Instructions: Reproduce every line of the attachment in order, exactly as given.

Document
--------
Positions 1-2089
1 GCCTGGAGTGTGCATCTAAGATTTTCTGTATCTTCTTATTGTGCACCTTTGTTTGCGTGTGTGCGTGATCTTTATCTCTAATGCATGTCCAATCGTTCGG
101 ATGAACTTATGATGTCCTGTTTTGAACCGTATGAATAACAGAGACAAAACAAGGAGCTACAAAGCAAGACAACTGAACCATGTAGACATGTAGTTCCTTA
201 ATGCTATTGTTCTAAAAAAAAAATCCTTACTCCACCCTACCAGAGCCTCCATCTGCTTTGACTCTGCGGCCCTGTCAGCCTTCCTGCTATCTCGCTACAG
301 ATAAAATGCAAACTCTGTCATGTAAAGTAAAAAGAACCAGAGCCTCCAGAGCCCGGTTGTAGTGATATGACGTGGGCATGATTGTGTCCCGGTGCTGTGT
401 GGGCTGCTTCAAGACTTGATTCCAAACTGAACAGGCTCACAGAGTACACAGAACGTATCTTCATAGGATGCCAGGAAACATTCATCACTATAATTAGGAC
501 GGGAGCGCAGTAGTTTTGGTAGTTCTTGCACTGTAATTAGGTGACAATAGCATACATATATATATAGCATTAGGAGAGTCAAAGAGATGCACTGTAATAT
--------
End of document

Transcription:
Positions 1-2089
1 GCCTGGAGTGTGCATCTAAGATTTTCTGTATCTTCTTATTGTGCACCTTTGTTTGCGTGTGTGCGTGATCTTTATCTCTAATGCATGTCCAATCGTTCGG
101 ATGAACTTATGATGTCCTGTTTTGAACCGTATGAATAACAGAGACAAAACAAGGAGCTACAAAGCAAGACAACTGAACCATGTAGACATGTAGTTCCTTA
201 ATGCTATTGTTCTAAAAAAAAAATCCTTACTCCACCCTACCAGAGCCTCCATCTGCTTTGACTCTGCGGCCCTGTCAGCCTTCCTGCTATCTCGCTACAG
301 ATAAAATGCAAACTCTGTCATGTAAAGTAAAAAGAACCAGAGCCTCCAGAGCCCGGTTGTAGTGATATGACGTGGGCATGATTGTGTCCCGGTGCTGTGT
401 GGGCTGCTTCAAGACTTGATTCCAAACTGAACAGGCTCACAGAGTACACAGAACGTATCTTCATAGGATGCCAGGAAACATTCATCACTATAATTAGGAC
501 GGGAGCGCAGTAGTTTTGGTAGTTCTTGCACTGTAATTAGGTGACAATAGCATACATATATATATAGCATTAGGAGAGTCAAAGAGATGCACTGTAATAT